One of the striking announcements in George Osborne’s last budget before the election is a significant reduction in the amount of budget surplus he is aiming for by the end of the next parliament. He is now only aiming for a £7 billion surplus in 2019-2020, instead of the whopping £23 billion he wanted in his Autumn Statement in December.
As the Office for Budget Responsibility said today, public service spending is in for a rollercoaster, as displayed by the following graph:
The strange spending path is due to politics. The implication of the Autumn Statement was that public service spending would be cut to levels not seen since 1948. Now they will be 36% of GDP – marginally above 1999-2000 (when it was 35.9%).
The productivity problem
What the chancellor didn’t mention is that UK GDP per person is 16% lower than we would have expected on pre-crisis trends and the major factor is lousy productivity growth. Productivity is important because, while the chancellor can point to healthy GDP growth numbers and high employment figures, productivity (GDP per hour) is critical for long-run income growth.
The chancellor neither mentioned the productivity problem, nor did anything to address it. Indeed, several of his policies will make it worse. For example, £2.2 billion has been pencilled in for a continuation of the awful Help to Buy Scheme which subsidises house demand for first-time buyers. But without a serious way of delivering an increase in housing supply this will simply lead to further escalation in house prices.
Further, the Conservative fiscal plan is to deliver a balance on the total budget by 2018-2019, whereas the other main parties are focused on balancing the current budget (which excludes public investment). This matters, because the Conservative fiscal rules leave little room for the government to borrow for investment.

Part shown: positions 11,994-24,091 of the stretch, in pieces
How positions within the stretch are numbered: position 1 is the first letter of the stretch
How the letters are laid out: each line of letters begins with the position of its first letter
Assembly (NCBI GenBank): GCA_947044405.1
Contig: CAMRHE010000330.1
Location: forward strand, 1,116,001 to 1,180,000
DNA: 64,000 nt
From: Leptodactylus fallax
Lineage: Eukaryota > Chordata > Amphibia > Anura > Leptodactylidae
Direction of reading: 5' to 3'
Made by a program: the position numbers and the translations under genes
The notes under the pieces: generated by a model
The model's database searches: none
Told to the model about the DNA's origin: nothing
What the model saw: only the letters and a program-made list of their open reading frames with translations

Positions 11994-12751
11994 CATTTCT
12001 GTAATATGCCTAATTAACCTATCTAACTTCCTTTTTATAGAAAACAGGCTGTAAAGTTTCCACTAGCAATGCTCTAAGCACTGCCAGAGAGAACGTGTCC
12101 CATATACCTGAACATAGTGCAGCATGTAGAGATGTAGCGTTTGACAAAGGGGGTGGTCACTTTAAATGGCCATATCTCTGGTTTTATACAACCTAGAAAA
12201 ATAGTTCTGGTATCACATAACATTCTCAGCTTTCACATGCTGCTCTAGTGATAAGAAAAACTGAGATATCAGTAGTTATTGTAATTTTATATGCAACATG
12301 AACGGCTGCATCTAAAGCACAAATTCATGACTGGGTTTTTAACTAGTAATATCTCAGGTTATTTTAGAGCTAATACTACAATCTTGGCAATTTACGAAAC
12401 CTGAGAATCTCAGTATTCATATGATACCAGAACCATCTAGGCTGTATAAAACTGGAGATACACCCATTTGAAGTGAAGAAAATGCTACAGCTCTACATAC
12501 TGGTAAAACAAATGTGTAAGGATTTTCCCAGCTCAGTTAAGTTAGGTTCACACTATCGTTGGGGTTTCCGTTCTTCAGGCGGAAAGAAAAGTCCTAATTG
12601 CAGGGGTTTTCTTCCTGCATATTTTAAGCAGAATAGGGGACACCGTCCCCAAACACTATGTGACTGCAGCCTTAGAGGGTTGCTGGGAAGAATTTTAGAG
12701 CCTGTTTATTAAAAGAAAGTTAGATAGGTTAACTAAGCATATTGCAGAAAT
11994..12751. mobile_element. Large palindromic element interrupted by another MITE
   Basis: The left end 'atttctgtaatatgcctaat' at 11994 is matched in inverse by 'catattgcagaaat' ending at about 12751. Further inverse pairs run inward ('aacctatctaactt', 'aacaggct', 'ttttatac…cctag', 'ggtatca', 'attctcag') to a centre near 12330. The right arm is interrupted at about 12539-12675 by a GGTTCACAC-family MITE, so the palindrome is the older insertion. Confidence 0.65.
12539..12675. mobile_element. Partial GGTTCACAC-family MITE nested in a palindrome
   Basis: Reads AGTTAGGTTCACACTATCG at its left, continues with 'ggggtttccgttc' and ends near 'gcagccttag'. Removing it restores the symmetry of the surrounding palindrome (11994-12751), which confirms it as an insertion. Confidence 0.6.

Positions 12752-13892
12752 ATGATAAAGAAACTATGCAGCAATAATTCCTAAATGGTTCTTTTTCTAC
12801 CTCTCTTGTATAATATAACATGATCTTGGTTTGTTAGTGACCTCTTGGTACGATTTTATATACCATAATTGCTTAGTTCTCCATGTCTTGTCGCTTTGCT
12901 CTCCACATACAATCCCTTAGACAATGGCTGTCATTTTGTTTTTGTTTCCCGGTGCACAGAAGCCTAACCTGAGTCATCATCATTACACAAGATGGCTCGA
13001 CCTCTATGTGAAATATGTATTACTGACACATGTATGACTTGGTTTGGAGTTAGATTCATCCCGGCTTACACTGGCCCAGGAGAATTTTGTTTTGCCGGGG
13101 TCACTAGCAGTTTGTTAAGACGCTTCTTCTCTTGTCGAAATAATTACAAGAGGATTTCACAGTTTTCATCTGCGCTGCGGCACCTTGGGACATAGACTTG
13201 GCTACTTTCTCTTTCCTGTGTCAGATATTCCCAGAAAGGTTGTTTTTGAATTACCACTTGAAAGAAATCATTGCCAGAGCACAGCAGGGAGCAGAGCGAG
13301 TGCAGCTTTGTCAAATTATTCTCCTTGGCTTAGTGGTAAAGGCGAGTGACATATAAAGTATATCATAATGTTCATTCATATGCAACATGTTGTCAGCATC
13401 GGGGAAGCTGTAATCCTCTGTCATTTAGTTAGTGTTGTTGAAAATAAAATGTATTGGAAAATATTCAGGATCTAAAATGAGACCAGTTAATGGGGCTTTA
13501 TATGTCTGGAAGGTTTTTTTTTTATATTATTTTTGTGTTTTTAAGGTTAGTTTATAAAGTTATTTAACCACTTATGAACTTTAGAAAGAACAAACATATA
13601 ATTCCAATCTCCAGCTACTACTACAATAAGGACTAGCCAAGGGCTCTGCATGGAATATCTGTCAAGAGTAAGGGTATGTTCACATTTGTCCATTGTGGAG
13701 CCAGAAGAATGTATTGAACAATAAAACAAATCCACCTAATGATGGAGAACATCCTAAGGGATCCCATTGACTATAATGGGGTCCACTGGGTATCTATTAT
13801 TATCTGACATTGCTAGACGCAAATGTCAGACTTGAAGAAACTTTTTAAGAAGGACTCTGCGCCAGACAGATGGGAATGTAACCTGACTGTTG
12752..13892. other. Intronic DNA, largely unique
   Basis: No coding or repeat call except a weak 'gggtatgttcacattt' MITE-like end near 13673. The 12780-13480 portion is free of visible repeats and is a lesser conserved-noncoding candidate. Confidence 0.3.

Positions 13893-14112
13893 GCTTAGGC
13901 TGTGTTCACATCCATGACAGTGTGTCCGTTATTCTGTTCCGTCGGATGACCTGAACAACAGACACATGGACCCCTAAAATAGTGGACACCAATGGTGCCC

Low rates of investment, especially in infrastructure and research and development, have been an important cause of low productivity. The cuts in public investment of 40% over the first two years of this parliament were a huge policy error and contributed to the slowest recovery in a century.
Austerity and cuts to come
The Chancellor announced some tax takeaways (such as an extra £4.4 billion from the bank levy) and giveaways (like £5.7 billion in extra personal allowances) and we can expect more of the latter in the election campaign. But what the public is still unprepared for is the scale of austerity to come.
All the main parties have signed up to the Charter for Budget Responsibility which means balancing the cyclically adjusted current budget and cutting the deficit by 2017-2018. It is hard to see how this will be done without further tax rises, especially given the proposed cuts in unprotected public services. Tax rises have occurred after each of the last five elections, so don’t be surprised for a few unexpected tax shocks after polling day.